We’re of course in the business of entertainment. Nonetheless, moments like these—fasting for role preparation, portraying people who do sick things to others—tend to ask: what’s the point of all this? Rahim has leaned toward artsier French films over the last decade, because, as he alluded to earlier, most roles, not shockingly, offered from the US tended to be those of stereotypes (though he did dip his toes into the terrorism theme for an English speaking role as an FBI agent in Hulu’s 10-installment series, The Looming Tower, in 2018). Surely he enjoys what he’s doing, cherishes the process, and feels blessed. But the sum is greater than its parts, right? I ask about the ability of cinema to influence people’s awareness around real issues. Perhaps in the modern news age and digitized everything, it takes a stylized, punching capsule like The Mauritanian to really jar people’s sensibilities? “Of course cinema has that power,” he says assuredly, though with a measure of caution at sounding hyperbolic. “I’m not saying cinema is made to do this, but when you have that power, it’s a popular art, it’s the easiest way to talk to people. Yes, cinema can do this when it’s made with faith and justice and when you’re truthful. It can be stronger than a documentary sometimes.”
Rahim is a father of two with French actor, Leïla Bekhti, whom he met on set of A Prophet (that scenario is non-biased beyond the reaches of Hollywood it would seem!), and you can imagine he’s a pretty good one. What informs these reads of contemporary men? Well, a lot of things I suppose, but I’d venture to say the most percolating is a gentle, mischievous demeanor, one you can envision consistently engaged, wrestling or crafting or cooking up all sorts of wondrous imaginings late at night that lend to sound sleep as opposed to something else. And while his CV boasts of realism, Hollywood is yet to see a family-focused manifestation of him on screen, or a role as something of an everyman (Judas opposite Joaquin Phoenix’s Jesus Christ in 2018’s Mary Magdeline doesn’t quite cut the mustard). This was soundly present in France’s Our Children—in the company of a remarkable Émilie Dequenne—though again a pivot point is the meshing of traditional French roots with the geo-ethnic mix that defines so much of the complex contemporary national identity.
How do we get beyond the political? We know that most often the US machine would sooner spawn a superhero film or redo something that once filled seats (albeit with three times the budget), but perhaps the upending of the world’s health concern, the institutional implosion we’ve seen with the latest civil rights movement, which rippled abroad, will germinate a desire for more genuine, character-driven content. Where the white guys aren’t the only ones playing the lawyers, and Rahim isn’t stuck driving a taxi cab. He takes polite issue with my example, though, and perhaps illumines my own problematic American wiring of perception that we are what we do, we are where we come from.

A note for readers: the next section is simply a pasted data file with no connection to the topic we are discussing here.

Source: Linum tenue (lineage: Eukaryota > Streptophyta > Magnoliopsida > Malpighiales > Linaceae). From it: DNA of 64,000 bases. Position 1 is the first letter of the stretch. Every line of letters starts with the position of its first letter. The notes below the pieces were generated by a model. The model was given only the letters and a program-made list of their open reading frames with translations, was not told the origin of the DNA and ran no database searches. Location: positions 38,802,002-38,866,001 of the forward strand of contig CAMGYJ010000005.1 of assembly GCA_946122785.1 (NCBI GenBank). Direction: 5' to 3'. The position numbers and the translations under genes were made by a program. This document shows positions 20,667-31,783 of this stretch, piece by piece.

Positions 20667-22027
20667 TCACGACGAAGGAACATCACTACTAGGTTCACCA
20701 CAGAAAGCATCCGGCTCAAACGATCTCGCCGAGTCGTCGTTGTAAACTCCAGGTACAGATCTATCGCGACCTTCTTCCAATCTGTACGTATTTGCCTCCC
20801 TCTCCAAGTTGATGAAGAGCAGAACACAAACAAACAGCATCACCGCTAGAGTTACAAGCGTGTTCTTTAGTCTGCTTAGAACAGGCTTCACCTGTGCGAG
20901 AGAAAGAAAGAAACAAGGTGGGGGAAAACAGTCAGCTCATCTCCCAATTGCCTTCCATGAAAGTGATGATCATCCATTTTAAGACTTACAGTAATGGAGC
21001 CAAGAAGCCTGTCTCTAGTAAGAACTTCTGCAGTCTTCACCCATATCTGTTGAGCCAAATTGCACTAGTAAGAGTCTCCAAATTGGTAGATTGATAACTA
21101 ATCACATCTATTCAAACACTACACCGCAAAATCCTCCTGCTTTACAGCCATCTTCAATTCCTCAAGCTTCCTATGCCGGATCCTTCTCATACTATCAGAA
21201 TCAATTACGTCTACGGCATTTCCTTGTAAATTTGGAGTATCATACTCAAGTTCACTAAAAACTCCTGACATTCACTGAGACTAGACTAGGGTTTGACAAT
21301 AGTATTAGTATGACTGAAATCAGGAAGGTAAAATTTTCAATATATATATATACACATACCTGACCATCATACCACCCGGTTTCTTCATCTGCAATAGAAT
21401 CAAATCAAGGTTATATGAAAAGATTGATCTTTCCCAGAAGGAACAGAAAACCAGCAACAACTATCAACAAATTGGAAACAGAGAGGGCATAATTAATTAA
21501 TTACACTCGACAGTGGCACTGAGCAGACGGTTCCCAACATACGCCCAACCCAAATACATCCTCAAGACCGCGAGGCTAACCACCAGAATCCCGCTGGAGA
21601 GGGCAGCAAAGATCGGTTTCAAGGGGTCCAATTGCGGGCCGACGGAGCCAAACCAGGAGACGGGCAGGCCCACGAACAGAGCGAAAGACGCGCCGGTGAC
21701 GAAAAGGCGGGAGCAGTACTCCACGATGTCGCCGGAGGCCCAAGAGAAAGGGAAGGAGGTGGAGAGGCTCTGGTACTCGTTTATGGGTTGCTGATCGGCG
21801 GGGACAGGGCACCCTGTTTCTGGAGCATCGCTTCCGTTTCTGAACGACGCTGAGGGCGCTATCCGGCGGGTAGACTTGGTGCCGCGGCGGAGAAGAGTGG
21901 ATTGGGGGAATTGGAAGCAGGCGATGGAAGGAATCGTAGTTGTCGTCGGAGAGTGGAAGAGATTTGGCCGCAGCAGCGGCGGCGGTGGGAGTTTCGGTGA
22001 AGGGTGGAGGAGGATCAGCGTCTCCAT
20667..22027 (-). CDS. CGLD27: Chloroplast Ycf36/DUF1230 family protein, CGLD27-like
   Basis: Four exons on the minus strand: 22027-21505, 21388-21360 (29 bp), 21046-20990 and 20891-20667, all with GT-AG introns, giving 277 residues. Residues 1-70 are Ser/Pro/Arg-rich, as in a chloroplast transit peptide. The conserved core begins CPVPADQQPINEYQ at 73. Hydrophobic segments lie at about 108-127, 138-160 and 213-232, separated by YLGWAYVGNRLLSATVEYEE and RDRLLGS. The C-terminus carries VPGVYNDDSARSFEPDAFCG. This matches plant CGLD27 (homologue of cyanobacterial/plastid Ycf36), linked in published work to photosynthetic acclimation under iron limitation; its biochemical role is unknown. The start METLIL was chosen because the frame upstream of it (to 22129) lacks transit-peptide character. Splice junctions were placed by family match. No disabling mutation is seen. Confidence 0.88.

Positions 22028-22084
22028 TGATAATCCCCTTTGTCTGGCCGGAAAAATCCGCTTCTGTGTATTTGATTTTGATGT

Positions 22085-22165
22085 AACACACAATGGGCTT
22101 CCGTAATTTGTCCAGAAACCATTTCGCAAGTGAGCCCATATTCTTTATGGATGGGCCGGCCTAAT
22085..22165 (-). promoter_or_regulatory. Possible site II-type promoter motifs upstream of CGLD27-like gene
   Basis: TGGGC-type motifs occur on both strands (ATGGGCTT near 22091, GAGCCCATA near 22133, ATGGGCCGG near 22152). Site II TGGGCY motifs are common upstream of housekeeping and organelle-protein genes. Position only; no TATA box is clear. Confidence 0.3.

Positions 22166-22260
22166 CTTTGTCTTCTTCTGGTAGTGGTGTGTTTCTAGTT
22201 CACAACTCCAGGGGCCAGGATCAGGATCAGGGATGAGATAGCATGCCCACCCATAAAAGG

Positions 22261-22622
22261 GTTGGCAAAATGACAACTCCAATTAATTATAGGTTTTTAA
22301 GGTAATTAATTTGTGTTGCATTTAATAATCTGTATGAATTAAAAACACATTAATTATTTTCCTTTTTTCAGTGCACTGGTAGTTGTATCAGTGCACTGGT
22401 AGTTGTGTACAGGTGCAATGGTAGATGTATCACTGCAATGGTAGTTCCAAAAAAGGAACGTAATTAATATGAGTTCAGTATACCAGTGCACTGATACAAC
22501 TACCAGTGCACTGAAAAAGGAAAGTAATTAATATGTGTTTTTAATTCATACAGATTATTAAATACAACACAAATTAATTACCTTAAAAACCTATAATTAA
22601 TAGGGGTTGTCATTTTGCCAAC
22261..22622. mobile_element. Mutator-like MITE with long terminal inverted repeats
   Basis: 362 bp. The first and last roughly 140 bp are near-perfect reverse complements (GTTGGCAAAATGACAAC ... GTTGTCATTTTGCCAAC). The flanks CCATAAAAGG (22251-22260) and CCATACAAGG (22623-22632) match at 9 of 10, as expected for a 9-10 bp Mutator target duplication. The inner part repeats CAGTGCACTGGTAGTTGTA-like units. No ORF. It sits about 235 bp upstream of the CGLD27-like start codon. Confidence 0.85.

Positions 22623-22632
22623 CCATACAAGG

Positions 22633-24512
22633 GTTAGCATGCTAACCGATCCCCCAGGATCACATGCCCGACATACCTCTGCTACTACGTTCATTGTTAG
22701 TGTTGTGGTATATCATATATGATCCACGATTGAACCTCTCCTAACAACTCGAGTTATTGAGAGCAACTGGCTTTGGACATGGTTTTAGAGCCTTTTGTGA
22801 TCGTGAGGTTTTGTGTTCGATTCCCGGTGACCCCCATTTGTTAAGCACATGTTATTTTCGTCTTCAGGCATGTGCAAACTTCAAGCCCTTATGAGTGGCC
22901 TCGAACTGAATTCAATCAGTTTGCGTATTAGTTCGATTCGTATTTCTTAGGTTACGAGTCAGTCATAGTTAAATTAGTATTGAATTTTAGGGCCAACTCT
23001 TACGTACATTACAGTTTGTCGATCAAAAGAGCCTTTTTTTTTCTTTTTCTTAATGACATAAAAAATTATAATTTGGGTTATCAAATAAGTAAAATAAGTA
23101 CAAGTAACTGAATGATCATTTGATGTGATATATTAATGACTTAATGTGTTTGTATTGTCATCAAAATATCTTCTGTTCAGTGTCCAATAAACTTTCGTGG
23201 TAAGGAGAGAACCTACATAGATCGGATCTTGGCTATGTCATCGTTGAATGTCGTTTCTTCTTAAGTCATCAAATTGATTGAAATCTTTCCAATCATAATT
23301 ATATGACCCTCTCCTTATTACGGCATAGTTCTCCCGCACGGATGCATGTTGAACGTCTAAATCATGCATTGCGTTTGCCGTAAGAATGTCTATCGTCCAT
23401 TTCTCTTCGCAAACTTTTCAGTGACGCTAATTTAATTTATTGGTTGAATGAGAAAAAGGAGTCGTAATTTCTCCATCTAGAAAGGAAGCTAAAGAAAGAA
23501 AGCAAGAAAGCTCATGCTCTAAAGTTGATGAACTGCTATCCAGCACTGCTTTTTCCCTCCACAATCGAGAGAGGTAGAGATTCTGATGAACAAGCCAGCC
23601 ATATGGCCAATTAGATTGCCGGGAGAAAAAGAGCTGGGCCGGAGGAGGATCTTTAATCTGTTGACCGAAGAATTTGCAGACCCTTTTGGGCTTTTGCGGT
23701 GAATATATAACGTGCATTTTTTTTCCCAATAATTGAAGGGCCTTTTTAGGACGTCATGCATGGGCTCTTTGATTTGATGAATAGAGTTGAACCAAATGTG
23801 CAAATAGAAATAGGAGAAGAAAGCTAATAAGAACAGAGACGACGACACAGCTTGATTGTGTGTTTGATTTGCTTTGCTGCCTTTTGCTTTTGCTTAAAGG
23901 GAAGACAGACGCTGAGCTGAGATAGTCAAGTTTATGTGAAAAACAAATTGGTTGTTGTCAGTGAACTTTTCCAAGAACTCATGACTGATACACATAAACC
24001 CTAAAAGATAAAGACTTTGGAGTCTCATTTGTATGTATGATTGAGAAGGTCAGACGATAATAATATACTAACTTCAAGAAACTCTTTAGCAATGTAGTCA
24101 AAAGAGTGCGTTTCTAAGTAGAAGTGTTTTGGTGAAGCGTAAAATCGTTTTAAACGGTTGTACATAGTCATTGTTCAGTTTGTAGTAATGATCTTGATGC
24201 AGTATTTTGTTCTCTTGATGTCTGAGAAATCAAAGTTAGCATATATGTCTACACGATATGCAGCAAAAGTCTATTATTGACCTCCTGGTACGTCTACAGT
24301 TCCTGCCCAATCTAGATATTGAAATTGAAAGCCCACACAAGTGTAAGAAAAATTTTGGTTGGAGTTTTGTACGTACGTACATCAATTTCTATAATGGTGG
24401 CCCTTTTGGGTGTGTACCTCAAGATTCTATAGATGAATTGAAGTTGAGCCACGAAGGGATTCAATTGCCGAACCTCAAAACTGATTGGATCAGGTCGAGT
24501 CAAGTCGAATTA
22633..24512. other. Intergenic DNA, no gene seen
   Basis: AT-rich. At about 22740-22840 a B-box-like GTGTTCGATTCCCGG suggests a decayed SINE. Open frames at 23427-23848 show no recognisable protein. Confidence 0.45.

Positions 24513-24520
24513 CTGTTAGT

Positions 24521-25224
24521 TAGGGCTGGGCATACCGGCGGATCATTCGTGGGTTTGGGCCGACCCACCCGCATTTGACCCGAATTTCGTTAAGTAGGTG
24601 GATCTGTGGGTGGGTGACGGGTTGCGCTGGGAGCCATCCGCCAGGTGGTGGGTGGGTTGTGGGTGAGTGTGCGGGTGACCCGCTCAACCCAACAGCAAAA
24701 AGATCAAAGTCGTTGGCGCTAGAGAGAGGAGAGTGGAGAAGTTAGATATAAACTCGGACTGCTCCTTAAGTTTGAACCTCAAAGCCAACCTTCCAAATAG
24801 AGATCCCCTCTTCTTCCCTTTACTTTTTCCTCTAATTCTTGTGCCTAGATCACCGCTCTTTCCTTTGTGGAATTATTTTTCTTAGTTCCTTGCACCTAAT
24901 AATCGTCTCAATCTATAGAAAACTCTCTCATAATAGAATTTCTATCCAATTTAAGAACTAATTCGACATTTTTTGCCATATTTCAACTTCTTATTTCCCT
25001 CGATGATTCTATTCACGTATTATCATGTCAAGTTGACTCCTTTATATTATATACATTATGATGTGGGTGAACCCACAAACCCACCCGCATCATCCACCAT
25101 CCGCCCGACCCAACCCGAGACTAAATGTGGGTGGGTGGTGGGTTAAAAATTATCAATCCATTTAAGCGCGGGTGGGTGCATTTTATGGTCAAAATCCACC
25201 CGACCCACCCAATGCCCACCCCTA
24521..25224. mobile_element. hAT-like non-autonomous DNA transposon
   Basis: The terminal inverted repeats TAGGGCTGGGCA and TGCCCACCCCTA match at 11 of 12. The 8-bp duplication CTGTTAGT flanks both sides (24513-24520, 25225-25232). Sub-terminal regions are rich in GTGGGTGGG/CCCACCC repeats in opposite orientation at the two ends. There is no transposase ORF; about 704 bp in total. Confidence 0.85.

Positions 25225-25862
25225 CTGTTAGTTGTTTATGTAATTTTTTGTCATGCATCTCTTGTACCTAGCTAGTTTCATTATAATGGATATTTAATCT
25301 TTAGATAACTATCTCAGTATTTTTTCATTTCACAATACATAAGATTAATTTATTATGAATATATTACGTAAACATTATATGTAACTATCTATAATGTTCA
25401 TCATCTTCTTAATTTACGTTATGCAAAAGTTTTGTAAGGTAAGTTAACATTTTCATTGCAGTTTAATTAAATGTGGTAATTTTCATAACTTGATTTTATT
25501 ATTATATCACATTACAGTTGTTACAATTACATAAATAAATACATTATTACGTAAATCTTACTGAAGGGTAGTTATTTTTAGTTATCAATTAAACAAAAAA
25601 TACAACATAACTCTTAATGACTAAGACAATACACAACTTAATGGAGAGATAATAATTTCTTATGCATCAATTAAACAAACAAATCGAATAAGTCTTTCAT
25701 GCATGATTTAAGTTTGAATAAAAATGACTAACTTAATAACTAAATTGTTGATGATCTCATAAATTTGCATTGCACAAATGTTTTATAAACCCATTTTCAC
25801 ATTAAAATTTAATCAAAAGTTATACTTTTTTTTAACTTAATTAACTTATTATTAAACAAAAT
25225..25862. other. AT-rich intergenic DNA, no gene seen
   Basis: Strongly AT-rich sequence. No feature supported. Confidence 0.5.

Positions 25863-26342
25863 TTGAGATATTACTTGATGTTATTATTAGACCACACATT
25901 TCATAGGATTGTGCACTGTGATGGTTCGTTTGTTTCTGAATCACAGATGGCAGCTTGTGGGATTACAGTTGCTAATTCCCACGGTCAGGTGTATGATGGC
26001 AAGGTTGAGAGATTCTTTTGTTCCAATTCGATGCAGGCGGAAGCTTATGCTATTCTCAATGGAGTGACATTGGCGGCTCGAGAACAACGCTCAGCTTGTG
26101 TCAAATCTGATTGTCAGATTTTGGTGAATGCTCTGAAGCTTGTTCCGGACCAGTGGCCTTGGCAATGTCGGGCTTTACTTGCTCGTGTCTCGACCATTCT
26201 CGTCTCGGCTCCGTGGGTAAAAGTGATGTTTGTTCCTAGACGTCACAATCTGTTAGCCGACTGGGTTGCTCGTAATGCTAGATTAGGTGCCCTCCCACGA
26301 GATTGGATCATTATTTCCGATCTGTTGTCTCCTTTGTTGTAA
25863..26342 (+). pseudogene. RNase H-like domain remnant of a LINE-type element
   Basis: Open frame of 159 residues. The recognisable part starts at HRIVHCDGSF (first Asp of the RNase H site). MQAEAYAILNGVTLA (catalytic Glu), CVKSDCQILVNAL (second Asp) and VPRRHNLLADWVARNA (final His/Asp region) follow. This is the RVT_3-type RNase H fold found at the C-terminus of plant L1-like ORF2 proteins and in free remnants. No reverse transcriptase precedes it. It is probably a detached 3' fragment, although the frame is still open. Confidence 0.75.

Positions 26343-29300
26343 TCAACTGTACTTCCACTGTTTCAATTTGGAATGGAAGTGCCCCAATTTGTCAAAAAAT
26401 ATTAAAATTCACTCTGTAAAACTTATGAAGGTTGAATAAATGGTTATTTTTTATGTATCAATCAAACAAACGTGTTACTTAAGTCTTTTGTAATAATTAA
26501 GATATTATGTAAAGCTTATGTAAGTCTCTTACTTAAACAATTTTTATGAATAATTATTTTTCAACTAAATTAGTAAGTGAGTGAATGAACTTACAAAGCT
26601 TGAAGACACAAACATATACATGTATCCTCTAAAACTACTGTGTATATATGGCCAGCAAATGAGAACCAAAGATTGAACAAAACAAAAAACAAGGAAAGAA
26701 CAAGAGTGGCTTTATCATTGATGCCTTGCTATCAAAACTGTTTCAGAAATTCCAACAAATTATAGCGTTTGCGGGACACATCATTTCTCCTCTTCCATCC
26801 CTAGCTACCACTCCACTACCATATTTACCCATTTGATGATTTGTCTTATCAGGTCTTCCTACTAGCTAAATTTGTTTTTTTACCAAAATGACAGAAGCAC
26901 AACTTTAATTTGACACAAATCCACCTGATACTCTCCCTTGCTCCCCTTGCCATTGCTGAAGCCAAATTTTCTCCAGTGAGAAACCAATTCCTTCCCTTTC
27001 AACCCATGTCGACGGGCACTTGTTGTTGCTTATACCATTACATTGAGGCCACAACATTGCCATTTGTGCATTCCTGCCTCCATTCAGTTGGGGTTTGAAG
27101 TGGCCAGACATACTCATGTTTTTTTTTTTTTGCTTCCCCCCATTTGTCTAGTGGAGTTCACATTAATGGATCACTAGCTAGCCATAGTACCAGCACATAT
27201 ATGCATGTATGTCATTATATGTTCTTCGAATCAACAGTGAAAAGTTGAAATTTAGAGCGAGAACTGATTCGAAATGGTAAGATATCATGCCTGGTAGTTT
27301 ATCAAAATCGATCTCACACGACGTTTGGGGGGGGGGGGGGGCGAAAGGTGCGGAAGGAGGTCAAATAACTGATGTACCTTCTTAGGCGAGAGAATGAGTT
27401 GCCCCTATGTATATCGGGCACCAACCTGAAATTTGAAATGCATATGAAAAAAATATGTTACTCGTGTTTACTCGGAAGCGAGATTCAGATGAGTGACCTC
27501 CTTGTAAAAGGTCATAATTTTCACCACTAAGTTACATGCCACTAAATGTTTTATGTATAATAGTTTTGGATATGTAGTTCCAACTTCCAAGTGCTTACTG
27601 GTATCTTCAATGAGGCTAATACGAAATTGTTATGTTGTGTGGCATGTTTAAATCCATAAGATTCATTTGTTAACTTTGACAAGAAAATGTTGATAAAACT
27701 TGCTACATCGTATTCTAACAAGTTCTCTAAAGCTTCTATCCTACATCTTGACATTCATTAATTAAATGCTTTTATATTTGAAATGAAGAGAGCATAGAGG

Instead, he says, it’s in the writing, and it includes anyone who touches the process of making a film. “I think we need to tell stories about characters, and not only, for example, whether you’re Black or White or Arabic or Asian. Usually there’s influence that leads a story and an environment to something more political that finally narrows the possibilities of telling stories. For example, in France when I have to answer that question, I usually say ‘Oh, you want to tell the story of a North African or French-African guy—just try not to always focus on where they’re from, why they’re here, the social problems, the political problems.’ Nowadays, in our society you can find Black, White, Arabs, people from all over the world in different jobs, in different positions in every structure. If you tell the story of this guy, for example, like you said, ‘the taxi driver’—it could be everybody, as long as it’s believable… why not? We have lawyers from every ethnicity, bosses, cops, criminals as well, and it might be a good direction to start with.”
It’s not what, it’s who. In retrospect, there was an identity reflected back in that Beverly Hills pool that winter afternoon a decade ago, and it probably read to Rahim as undulating as the palm fronds draping the austere back yard. And while an industry, and a planet, may have a long ways to go, it could also be said, at this perverse moment in time, they have a lot to look forward to. From his locked down home in Paris, where he leans into an iPhone as if it’s a source of heat, the laugh lines making frequent appearances, and the hands of an artist continually helping to sculpt his thoughts, one would like to come banging on the door when this is over—because it’s always a small celebration when this is over— and treat him to an apero of Pastis, out amongst the sunsetting city.
That will have to wait, of course, but I do propose ending the interview with optimism. I ask the actor what he’s most looking forward to when the world is back to organizing sporting events for 80,000 screaming ticket holders wont to hug and slap high-fives when the favored on the pitch wins favor, back to pinging 175,000 flights a day from hub to hub around the planet, or popping by your new neighbors for some English breakfast and biscuits. Rahim smiles wide at the prospect, almost not sure where to begin, but then boils it down quite simply. “Truly,” he says, “I came to realize that what I miss the most is coffee and cigarettes on a beautiful terrace every morning. I miss it, and I wish I could just start my day like this. I never realized how important it was for me because it’s my moment: I sit down, take my coffee, and light a cigarette, think a little, give some calls, and then start my day. But yeah, I would go for this first, and then I would go for a movie, and then I would call my friends and say, ‘Let’s have a party guys.’”
Photographer: James Weston
Stylist: Nicolas Klam
Hair: Nabil Harlow at Calliste Agency
Makeup: Anne Bochon
Styling Assistant: Augustin Puzio
Location: Pullman Paris Centre Bercy Hotel